Artibeus (Artibeus) lituratus (Olfers, 1818)

Velazco, Paúl M., Voss, Robert S., Fleck, David W. & Simmons, Nancy B., 2021, Mammalian Diversity And Matses Ethnomammalogy In Amazonian Peru Part 4: Bats, Bulletin of the American Museum of Natural History 2021 (451), pp. 1-201 : 90-92

publication ID 10.1206/0003-0090.451.1.1

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Artibeus (Artibeus) lituratus (Olfers, 1818)


Artibeus (Artibeus) lituratus (Olfers, 1818)

Figure 23A View FIG

VOUCHER MATERIAL (TOTAL = 14): Estación Biológica Madre Selva (MUSM 32445, 32446), Jenaro Herrera (AMNH 278509; MUSM 5531, 5929), Nuevo San Juan (AMNH 272733, 272734; MUSM 13161, 13162, 15158), Quebrada Vainilla (LSUMZ 28424, 28425), Santa Cecilia (FMNH 87030, 89157); see table 38 for measurements.

UNVOUCHERED OBSERVATIONS: One individual of Artibeus lituratus was captured at Tapiche during the Sierra del Divisor Rapid Biological Inventory (Jorge and Velazco, 2006). Additionally, we caught 16 individuals of A. lituratus at El Chino Village between 16 and 21 February 2019.

IDENTIFICATION: Artibeus lituratus can be distinguished from other congeners by its large size (forearm> 63 mm); brownish dorsal and ventral pelage; ventral pelage without pale frosting; well-defined, bright-white facial stripes; furred dorsal surface of uropatagium; weakly developed hypocone on M1; and by the absence of M3 (Marques-Aguiar, 2008a; López- Baucells et al., 2018). Descriptions and measurements of A. lituratus have been provided by Goodwin and Greenhall (1961), Tamsitt and Valdivieso (1966), Swanepoel and Genoways (1979), Davis (1984), Koepcke and Kraft (1984), Handley (1987), Brosset and Charles-Dominique (1990), Lim and Wilson (1993), Marques- Aguiar (1994), Simmons and Voss (1998), Rui et al. (1999), Lim et al. (2005), Marchan-Rivadeneira et al. (2012), and Velazco and Patterson (2019). Two subspecies are currently recognized: A. l. lituratus (cis-Andean tropical and subtropical South America from southern Venezuela to northern Argentina) and A. l. palmarum (southeastern Mexico south to northern and western Colombia, northern Venezuela, Trinidad and Tobago, and the Lesser Antilles) (Marques-Aguiar, 2008a; Larsen et al., 2013). beus lituratus captured at Jenaro Herrera;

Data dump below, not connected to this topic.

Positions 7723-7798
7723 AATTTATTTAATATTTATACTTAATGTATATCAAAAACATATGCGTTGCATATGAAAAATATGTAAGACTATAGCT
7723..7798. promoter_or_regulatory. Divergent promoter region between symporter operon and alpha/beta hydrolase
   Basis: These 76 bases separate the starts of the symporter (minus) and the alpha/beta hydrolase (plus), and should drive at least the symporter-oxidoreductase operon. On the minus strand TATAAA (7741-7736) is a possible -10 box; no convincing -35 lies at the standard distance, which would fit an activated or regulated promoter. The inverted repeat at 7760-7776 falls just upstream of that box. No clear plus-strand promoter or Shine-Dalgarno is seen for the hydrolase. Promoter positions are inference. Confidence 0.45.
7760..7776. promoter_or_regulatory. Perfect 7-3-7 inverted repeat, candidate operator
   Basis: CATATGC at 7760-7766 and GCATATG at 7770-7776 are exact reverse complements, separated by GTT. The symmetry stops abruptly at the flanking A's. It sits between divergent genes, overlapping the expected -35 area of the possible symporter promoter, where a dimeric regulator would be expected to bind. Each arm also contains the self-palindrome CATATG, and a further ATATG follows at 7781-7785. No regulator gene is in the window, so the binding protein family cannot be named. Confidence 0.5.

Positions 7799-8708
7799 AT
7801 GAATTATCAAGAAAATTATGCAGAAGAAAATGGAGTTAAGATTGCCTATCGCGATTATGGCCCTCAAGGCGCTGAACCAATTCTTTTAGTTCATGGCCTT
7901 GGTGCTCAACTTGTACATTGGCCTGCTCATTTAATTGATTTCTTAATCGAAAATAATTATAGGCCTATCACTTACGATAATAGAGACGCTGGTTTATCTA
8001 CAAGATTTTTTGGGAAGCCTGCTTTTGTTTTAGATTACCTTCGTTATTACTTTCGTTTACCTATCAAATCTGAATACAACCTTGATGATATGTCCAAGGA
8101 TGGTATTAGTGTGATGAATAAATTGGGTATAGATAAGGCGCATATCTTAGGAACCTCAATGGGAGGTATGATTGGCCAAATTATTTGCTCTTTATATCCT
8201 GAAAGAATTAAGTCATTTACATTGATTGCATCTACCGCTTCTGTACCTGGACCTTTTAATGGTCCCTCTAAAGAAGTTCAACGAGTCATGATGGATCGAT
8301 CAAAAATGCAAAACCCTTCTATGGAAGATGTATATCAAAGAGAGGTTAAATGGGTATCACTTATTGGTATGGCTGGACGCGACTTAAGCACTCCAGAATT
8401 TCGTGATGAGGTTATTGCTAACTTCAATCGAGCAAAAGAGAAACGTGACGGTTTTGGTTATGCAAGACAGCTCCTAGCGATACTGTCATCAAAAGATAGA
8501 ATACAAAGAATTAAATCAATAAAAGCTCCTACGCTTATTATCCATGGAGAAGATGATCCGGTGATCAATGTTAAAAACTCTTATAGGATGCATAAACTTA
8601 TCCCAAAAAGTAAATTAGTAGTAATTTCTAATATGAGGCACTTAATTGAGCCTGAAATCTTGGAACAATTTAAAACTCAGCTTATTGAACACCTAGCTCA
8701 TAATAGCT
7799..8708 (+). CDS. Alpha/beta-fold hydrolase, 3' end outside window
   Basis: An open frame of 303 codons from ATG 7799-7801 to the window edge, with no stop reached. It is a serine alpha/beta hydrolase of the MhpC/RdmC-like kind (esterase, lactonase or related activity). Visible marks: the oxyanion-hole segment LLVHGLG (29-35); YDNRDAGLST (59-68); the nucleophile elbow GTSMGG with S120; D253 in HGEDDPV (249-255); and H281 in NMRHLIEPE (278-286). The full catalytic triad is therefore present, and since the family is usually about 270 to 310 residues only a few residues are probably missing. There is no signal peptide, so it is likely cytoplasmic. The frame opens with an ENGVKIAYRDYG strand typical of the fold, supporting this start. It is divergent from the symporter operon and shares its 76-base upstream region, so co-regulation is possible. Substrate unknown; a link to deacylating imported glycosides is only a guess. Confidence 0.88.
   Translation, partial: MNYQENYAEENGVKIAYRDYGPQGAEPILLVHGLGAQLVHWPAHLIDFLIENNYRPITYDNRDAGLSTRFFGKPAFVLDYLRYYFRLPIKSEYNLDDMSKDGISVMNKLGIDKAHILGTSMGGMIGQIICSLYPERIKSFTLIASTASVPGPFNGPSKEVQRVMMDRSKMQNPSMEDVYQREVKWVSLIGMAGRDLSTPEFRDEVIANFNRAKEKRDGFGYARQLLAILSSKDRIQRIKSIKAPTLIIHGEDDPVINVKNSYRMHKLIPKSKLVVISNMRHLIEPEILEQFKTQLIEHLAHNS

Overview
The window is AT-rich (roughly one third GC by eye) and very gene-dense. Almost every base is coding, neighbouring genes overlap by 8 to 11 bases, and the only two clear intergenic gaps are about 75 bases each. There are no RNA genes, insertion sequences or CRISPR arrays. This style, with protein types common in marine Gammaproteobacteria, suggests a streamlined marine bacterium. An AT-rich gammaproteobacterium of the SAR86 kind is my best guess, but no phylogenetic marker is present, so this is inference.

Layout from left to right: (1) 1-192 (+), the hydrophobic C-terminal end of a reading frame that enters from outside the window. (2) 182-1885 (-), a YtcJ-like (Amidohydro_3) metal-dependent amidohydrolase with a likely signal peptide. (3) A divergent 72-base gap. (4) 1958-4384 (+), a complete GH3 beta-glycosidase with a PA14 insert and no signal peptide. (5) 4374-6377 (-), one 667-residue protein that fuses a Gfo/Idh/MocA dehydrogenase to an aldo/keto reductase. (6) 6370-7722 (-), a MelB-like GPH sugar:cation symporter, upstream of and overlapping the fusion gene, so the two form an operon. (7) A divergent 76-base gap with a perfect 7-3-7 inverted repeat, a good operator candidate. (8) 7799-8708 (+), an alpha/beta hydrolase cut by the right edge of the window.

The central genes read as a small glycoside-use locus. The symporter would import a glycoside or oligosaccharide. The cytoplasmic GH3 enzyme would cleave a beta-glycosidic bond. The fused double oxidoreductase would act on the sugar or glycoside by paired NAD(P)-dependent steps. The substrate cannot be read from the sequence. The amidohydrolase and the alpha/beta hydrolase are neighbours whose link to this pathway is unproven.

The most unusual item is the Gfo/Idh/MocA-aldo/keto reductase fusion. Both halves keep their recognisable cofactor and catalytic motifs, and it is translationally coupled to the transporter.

B, an adult A. obscurus captured at Que-

brada Blanco; and C, an adult A. planiros-

tris captured at El Chino Village.

Photographs by Marco Tschapka (A, B)

and Brock Fenton (C).


External and Craniodental Measurements (mm) and Weights (g) of Artibeus concolor

and A. lituratus from the Yavarí-Ucayali Interfluve

Ascorra et al. (1993) and Fleck et al. (2002) correctly identified their material from Jenaro Herrera and Nuevo San Juan, respectively, as Artibeus lituratus . The voucher material we examined from the Yavarí-Ucayali interfluve conforms to previous descriptions of the nominotypical subspecies, with measurements that fall within the previously documented range of size variation for that taxon.

REMARKS: Of 41 nocturnal captures of Artibeus lituratus accompanied by ecological data from our region, 22 were made in ground-level mistnets, 18 in elevated nets, and 1 in a harp trap. Of these mistnet and harp-trap captures, 17 were in primary forest, 2 were in secondary vegetation, and 22 were in clearings. The only roost we found of this species was beneath an apparently unmodified frond of Oenocarpus bataua ( Arecaceae ) about 3 m above the ground in primary hilltop forest near Nuevo San Juan; this roost was inhabited by a single adult male that we collected on 11 November 1999. Palm-frond roosts of Artibeus lituratus are sometimes modified by biting to provide inconspicuous toeholds (Muñoz-Romo and Herrera, 2003); we cannot rule out the possibility that the frond from which our specimen was collected was similarly modified because we had no opportunity to inspect it closely.